Wed, 06 Jul 2011 Olympus SZ-20 review
Beating pricier rivals for resolution if not zoom, the Olympus is let down by soft telephoto performance and cheap build
- Manufacturer: Olympus
- Manufacturer: Olympus
- Pros: High resolution; broad zoom range; reasonably budget priced; striking retro/futurist design; 3D photo mode; fun Magic Effects
- Cons: Fiddly scroll wheel on backplate instead of shooting mode dial; variable white balance; corner softening at extreme wide angle; soft shots at max zoom
- Min specs: 12.5x optical zoom, 24-300mm equivalent; max photo resolution 16Mp; max video resolution 1920x1080 pixels; 3in LCD, 460k dots; ISO 80 to 3200; battery life: 300 shots per charge; SD/SDHC/SDXC card; 102x64x30mm; 186g with battery and card
- Price: £199
- Star rating:
The Olympus SZ-20, the ‘SZ’ indicates ‘super zoom’, is similar to the Casio, with the same 12.5x optical zoom range and 16-megapixel resolution. The Olympus’ build feels cheap, despite its appealing glossy retro-futurist design, but it offers something approaching a proper handgrip, which its rivals largely fail to do.
Photos and video are composed via a 3in, 4:3 LCD, with 460k-dot resolution. While sharp it’s not quite sharp enough to definitively check focus. The Olympus features a pop-up flash, located directly above the lens, that’s manually raised via an adjacent lever on the top plate. The SZ-20’s battery is another that’s charged in-camera and there’s no separate mains charger provided, just a compatible plug.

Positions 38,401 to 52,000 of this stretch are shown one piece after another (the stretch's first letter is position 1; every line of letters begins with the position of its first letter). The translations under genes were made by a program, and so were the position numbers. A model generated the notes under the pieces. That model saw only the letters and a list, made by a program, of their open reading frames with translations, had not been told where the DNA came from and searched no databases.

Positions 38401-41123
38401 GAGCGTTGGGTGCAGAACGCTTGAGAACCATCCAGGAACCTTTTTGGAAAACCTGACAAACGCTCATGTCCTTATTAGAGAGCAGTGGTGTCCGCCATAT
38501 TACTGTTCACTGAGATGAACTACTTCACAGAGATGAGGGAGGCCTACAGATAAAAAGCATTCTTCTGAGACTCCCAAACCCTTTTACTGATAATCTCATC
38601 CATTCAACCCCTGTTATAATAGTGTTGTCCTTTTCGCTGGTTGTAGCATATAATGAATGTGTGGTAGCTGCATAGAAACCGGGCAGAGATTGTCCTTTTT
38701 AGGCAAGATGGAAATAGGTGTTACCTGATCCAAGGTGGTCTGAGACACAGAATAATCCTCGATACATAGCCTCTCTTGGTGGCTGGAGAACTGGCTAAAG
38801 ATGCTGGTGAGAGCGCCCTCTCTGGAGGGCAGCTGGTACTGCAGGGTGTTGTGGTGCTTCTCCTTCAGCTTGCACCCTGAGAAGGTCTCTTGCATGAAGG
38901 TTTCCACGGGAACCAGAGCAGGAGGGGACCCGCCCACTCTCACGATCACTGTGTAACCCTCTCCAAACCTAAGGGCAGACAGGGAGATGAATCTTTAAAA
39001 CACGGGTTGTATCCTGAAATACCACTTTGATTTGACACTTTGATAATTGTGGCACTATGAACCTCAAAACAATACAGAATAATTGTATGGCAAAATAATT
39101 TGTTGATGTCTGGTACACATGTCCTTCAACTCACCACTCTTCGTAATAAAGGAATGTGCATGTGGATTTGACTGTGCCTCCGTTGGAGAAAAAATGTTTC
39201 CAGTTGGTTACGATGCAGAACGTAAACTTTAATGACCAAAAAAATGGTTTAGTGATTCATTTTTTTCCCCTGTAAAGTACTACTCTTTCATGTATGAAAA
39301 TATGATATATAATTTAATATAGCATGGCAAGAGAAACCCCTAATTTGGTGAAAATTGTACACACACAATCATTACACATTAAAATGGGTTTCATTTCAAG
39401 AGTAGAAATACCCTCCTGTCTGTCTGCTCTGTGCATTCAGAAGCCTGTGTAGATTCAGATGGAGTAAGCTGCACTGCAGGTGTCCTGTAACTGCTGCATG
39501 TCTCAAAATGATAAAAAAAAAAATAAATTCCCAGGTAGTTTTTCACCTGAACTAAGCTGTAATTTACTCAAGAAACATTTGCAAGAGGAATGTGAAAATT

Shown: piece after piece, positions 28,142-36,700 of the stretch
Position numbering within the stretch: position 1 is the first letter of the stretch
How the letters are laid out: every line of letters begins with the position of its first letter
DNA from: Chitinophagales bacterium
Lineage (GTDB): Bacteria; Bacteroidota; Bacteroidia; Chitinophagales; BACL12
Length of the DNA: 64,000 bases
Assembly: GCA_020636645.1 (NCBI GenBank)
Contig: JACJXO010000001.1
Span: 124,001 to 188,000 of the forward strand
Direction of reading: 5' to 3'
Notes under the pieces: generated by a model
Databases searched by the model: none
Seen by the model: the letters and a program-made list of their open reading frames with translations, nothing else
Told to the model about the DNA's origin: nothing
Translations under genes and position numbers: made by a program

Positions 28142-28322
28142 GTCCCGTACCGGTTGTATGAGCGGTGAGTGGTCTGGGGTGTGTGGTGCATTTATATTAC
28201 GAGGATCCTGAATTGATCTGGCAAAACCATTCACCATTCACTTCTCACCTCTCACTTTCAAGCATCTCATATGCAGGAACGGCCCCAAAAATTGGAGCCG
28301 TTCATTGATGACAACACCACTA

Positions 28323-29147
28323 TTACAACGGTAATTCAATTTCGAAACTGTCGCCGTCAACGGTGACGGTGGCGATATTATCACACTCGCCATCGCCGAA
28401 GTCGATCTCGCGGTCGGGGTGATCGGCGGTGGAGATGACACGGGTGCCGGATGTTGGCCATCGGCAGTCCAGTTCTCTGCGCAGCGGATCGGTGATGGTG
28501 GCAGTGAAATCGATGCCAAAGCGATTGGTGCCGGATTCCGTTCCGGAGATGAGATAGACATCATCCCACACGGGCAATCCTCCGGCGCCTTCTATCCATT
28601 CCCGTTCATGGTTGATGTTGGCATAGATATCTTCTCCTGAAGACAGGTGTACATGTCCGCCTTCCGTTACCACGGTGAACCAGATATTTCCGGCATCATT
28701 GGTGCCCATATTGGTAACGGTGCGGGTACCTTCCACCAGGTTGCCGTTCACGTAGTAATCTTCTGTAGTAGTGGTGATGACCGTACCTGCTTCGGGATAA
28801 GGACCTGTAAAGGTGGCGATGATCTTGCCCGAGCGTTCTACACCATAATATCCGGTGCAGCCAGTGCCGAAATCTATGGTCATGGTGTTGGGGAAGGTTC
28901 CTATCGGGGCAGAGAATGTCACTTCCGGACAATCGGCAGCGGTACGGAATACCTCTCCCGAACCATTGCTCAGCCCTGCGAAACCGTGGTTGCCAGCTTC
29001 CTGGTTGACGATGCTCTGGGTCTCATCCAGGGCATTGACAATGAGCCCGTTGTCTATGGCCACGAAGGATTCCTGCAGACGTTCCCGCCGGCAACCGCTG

The SZ-20 boasts a 3D stills mode. This works by taking two separate images from slightly different angles, the shutter firing for the second time automatically when the user recomposes the shot, as directed by an overlaid image onscreen. From this an MPO file is generated for viewing on a 3D TV, with a low-resolution 2D JPEG provided for reference.
The Olympus further offers Full HD video plus a Smart Panorama shooting option. The camera automatically generates an elongated image as the user sweeps the camera through an arc, though the result looks distinctly low resolution.
There are some fun pop art and ‘punk’ digital effects, or Magic Filters as they’re called here; the drawing and watercolour options are less effective. These are selected via an onscreen toolbar rather than physical mode wheel. It’s tricky to navigate because Olympus has provided a fiddly scroll wheel for doing so; it’s easy to slip onto an unwanted setting, which is annoying.